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RESPONSIBILITY


“I think the role of the artist is, is to take whatever it is they believe in and put it out there so the public can see it.” - David “Lebo” Le Batard


"The four [traditional] roles of the artist include: creating a visual record of the people, places, and events of the their time and place, helping the audience see the world in new and innovative ways, making functional objects and structures more desirable by bestowing upon them beauty and meaning, and giving form to immaterial ideas and feelings."  - Henry Sayre


Prompt:

We have discussed a broad range of topics in the last 45 weeks. With many through lines and many connections to the same aspects of being an artist. But, what are we responsible for at the end of the day? This week, I’d like to discuss what we think our responsibility is as artists: to ourselves, our audience, our community, and our future.


My Answer:

For me personally, at this time in my life and practice, I find I am responsible for setting a good example. I am authentic, clear on my values, consistent[ly creative], responsible in what I create and how I share it, and I take care of myself. 


Thoughts and Actions:

It can be hard to imagine the four traditional roles of the artist from every artist’s perspective. But lets  take a look at it from the perspective of the performing circus artist.


The performing artist often makes a record. I can think of many shows I’ve seen where the characters being portrayed are very real. The thing that comes to mind first for me is all of the themes of isolation depicting the Covid times.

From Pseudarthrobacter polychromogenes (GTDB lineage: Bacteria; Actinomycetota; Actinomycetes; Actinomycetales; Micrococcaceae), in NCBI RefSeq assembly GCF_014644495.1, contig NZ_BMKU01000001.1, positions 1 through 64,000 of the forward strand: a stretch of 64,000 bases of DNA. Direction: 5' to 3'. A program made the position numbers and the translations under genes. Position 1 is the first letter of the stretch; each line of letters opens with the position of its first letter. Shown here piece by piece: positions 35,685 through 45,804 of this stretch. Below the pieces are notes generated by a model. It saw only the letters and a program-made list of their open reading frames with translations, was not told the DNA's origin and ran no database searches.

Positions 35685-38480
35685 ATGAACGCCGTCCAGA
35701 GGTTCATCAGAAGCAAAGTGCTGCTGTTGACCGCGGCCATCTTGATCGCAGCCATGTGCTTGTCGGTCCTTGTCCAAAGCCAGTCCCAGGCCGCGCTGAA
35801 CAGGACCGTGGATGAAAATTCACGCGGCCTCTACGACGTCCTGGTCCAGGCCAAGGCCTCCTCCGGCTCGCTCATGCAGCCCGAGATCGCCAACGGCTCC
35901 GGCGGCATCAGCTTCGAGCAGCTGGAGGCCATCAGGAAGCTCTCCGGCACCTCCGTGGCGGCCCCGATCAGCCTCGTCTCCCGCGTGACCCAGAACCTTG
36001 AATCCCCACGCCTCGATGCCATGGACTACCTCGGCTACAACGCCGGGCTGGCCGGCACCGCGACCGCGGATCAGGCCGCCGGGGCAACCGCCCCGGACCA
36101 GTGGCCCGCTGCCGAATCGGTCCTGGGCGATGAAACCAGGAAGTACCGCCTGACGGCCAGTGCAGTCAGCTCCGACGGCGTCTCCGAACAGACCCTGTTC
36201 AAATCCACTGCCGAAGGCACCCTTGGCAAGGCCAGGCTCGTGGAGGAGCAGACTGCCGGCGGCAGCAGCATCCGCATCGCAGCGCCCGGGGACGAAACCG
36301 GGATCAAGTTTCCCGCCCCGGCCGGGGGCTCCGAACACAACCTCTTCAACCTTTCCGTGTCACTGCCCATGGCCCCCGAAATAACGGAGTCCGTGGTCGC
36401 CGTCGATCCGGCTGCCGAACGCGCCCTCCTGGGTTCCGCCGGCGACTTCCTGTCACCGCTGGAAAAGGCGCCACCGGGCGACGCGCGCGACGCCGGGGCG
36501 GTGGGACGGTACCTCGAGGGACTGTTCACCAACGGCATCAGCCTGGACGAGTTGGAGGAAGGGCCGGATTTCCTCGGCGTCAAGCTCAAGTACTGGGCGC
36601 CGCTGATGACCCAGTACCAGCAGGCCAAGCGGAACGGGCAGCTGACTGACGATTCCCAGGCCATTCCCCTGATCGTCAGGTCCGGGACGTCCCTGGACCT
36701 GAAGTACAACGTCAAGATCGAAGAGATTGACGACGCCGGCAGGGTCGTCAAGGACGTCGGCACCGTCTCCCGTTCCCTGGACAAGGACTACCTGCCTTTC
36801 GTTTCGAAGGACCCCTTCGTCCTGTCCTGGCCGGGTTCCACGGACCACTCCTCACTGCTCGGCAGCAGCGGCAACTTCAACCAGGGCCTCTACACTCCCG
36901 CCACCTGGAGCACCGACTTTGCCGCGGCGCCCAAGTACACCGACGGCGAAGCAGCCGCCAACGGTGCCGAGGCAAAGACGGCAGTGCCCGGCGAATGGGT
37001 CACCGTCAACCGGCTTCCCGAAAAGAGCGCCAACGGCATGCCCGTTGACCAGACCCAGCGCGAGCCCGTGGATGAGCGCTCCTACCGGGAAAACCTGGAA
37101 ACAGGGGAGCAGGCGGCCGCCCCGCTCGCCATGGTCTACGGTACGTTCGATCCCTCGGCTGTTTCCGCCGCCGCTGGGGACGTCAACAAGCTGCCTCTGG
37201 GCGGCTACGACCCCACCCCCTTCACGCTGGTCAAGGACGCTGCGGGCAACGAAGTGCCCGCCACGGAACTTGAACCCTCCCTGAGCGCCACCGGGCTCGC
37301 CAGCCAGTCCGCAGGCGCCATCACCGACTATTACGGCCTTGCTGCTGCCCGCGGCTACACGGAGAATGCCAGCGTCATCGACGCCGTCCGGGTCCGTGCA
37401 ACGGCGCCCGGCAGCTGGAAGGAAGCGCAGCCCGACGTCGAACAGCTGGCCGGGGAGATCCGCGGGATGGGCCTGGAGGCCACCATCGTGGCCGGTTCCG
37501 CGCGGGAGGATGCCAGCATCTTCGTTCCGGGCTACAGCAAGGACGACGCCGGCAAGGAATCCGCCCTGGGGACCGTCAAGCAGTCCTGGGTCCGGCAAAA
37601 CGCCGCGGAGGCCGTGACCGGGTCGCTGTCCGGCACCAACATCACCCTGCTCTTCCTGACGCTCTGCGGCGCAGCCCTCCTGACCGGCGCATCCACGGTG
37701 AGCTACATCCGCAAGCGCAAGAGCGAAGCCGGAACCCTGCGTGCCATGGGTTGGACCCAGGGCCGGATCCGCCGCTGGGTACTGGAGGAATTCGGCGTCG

By definition, the performing circus artist helps viewers see the world in a new way… defying gravity alone is a new perspective. Performance pieces can tell amazing stories and shift perspective.


The human body bestows meaning upon any apparatus it interacts with… turning any object or place into a tool to tell a story.


The act of story telling or act creation is to give form to an idea or feeling. Often both.


I think your responsibility as an artist varies only slightly depending on what you are creating and who you are creating for. But largely, the traditional roles apply in the same way to everyone, At least, it’s a good starting point. 


And an interesting thing that came up in our conversation was entertainment vs art... I personally think that entertainment is a different thing than art and can be considered a tool of the artist.




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